As she wept, she bent over to look into the tomb; and she saw two angels in white, sitting where the body of Jesus had been lying, one at the head and the other at the feet. They said to her, ‘Woman, why are you weeping?’ She said to them, ‘They have taken away my Lord, and I do not know where they have laid him.’ When she had said this, she turned round and saw Jesus standing there, but she did not know that it was Jesus. Jesus said to her, ‘Woman, why are you weeping? For whom are you looking?’ Supposing him to be the gardener, she said to him, ‘Sir, if you have carried him away, tell me where you have laid him, and I will take him away.’ Jesus said to her, ‘Mary!’ She turned and said to him in Hebrew, ‘Rabbouni!’ (which means Teacher). Jesus said to her, ‘Do not hold on to me, because I have not yet ascended to the Father. But go to my brothers and say to them, “I am ascending to my Father and your Father, to my God and your God.” ’ Mary Magdalene went and announced to the disciples, ‘I have seen the Lord’; and she told them that he had said these things to her. --John 20: 11b-18

So, let's just suppose that Mary Magdalene is the same notorious Mary, the sinner who had demons driven out of her or maybe the sinner who anoints Jesus and washes his feet with her hair.  If that's the case then I say, "Bravo!"  What a wonderfully powerful statement of Scripture that a person of ill-repute is the one who gets to see the most amazing miracle of them all--a resurrected from the dead Jesus--and is the one told to go and share it with the others.  It is common throughout the stories in the Bible that it's the ones with warts and blemishes that in fact are given the glory of being God's chosen messengers.   Not always the easiest of tasks to carry out, but still they do it.  And she has been given the gift of being the first to see that not even death can take down Christ.  For God to choose her sends the message to all throughout the ages of Christianity that the one who we might not think of as "worthy" deserves our attention because that one may be bearing a tremendous gift.

And therefore, on this day, I say all those who have ever felt the scorn of the self-righteous should rejoice and raise a glass to the lady who truly embodies that amazing redemptive spirit of Christ to embrace us and restore us.  As a portion of her collect reads:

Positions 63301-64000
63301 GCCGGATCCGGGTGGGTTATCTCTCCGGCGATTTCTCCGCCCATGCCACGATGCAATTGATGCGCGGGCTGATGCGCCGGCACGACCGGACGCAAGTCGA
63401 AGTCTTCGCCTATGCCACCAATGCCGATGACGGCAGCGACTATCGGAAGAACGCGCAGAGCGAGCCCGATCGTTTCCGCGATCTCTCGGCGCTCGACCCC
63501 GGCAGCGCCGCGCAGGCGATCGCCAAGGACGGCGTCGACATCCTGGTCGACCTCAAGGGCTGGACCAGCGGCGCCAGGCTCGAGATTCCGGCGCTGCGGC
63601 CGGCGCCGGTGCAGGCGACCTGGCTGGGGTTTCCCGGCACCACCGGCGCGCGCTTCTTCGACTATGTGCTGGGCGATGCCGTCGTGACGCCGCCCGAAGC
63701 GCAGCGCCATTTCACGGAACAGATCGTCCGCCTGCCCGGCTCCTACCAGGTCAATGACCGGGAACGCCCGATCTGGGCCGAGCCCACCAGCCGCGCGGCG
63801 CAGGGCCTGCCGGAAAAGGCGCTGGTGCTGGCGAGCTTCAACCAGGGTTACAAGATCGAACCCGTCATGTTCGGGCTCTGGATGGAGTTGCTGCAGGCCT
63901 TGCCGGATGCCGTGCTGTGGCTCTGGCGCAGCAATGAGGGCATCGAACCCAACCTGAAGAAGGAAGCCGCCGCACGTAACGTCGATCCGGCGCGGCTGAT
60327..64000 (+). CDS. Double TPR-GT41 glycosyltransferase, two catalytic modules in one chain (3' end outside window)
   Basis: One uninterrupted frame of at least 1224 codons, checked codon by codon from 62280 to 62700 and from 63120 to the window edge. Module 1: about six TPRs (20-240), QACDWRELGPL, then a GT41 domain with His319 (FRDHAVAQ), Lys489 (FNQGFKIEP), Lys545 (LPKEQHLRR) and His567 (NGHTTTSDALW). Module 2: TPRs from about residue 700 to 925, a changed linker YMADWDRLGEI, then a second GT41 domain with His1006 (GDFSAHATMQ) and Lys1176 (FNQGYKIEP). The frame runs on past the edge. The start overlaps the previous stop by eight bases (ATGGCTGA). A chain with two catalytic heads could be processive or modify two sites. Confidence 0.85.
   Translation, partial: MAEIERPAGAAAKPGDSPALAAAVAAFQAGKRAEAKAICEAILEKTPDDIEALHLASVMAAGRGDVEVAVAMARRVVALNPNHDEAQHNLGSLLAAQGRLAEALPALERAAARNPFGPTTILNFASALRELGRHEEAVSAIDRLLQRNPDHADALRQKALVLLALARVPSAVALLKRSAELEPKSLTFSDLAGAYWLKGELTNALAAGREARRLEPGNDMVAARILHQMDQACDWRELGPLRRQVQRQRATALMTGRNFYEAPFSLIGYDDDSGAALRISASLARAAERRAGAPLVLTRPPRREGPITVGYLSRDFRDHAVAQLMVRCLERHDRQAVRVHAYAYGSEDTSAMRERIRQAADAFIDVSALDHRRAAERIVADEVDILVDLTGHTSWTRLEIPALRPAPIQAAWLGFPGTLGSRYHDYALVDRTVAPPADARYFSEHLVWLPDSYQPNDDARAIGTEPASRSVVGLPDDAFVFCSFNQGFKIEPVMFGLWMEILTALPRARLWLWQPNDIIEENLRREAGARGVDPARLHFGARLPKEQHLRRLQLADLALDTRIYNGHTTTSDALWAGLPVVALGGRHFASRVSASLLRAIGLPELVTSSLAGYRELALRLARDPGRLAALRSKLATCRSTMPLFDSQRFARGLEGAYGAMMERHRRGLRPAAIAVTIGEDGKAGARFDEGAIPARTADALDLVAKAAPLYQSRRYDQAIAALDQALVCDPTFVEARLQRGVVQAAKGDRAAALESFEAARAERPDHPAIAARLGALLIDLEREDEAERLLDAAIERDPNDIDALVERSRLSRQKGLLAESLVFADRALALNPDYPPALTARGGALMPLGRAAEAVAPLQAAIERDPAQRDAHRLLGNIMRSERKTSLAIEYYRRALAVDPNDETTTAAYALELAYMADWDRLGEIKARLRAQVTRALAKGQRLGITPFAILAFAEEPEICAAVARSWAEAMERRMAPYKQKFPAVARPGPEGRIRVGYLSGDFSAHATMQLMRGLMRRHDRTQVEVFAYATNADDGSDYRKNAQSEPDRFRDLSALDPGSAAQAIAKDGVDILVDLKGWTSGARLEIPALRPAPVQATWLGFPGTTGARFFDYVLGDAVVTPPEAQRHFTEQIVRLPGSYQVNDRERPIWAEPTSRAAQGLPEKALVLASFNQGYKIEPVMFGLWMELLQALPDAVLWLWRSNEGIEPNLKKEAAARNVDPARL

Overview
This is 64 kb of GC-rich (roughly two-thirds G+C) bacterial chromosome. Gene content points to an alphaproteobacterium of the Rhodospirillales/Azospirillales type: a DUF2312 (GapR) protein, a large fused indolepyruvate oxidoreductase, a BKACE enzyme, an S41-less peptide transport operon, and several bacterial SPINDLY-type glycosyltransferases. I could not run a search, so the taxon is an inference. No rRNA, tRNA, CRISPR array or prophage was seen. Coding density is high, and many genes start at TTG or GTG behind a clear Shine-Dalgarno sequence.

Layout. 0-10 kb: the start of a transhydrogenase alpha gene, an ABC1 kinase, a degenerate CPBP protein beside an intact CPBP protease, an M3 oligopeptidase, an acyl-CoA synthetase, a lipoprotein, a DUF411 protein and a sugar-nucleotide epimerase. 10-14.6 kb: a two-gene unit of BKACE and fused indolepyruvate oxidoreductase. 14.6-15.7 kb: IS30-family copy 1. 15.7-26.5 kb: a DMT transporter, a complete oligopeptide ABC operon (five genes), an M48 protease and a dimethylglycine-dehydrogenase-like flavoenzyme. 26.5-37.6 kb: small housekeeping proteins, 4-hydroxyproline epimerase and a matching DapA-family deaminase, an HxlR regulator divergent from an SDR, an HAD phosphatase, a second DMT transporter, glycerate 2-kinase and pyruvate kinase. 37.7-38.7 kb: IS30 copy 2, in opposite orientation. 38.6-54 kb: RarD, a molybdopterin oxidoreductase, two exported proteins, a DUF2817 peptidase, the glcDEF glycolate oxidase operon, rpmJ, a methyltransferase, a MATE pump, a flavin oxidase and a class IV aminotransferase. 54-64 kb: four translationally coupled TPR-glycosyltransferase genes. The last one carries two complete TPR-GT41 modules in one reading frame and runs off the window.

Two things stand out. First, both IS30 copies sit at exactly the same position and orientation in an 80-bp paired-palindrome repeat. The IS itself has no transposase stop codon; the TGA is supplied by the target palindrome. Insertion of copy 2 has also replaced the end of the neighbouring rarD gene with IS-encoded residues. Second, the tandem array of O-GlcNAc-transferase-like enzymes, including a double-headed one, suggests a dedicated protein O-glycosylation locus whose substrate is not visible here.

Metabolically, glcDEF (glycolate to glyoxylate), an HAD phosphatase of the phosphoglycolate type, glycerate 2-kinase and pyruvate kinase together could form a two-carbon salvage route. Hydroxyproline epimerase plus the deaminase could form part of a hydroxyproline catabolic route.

Mercifully grant that by your grace we may be healed of all our infirmities and know you in the power of his endless life...

Can I get an Amen?

Thursday, July 21, 2011

How To Kill, Embalm and Bury A Church

I saw this posted by the Diocese of Florida.  Follow this 13-step program if you want to blow up your church.

1. Don't come.
2. If you do come, come late.
3. If it is too wet, too dry, too hot, too cold, stay home.
4. When you come, be sure to find fault.
5. Don't do anything to help.
6. Don't take part in the services.
7. Don't encourage the rector.  S/he doesn't need it.
8. Don't put more than one dollar in the plate.
9. Don't pay your pledges-- the treasurer can borrow money to pay bills.
10. If you have a friend who doesn't go to church, use your influence to keep him at home.
11. Consider that your church is conducted for your benefit only.
12. Believe everything you hear.  Never investigate.
13. If everything is running smoothly, start something.

Wednesday, July 20, 2011

The Anglican Covenant Simplified

Just in case you forgot that there is still an Anglican Covenant waiting in the wings, the No Anglican Covenant Coalition has produced a simple, and clear, statement about the document and why we oppose it.  You can download the statement HERE.

To get the anticipated response from Lambeth Palace, you can watch this latest video in my Bishop Yellowbelly series.

Tuesday, July 19, 2011

I Do! Um, Wait: Is That Allowed Here?

I do love the Episcopal Church, but--man--we can get our knickers twisted into knots better than any other Christian denomination in this country!

That was my conclusion after reading the report in the New York Times about the beginning of marriage equality in New York state this Sunday.  Six dioceses.  Six bishops.  And at least three different approaches to answering the "pastoral genorosity for LGBT couples" afforded to them from the 2009 General Convention.  

Under the rules of the Church, what constitutes a marriage and who gets to preside and what they get to do are governed not only by Church law but the law of the state.  In those jurisdictions such as New York, where LGBT couples will be granted the civil right to marry, the General Convention has given leeway for the bishop to instruct priests on how to handle a marriage that is not "one man and one woman."  

And that's when we get all Episcopalian on the matter!

Two bishops say the church, and its priests, are in the free and clear to hold ceremonies.  One says that the priest may bless the couple, but a civil authority must marry them... and this can not occur in the church.  Another says, "Hell No!" to all of it.  And at least two others are staying out of the discussion and maybe hoping that it will all go away after next year's General Convention.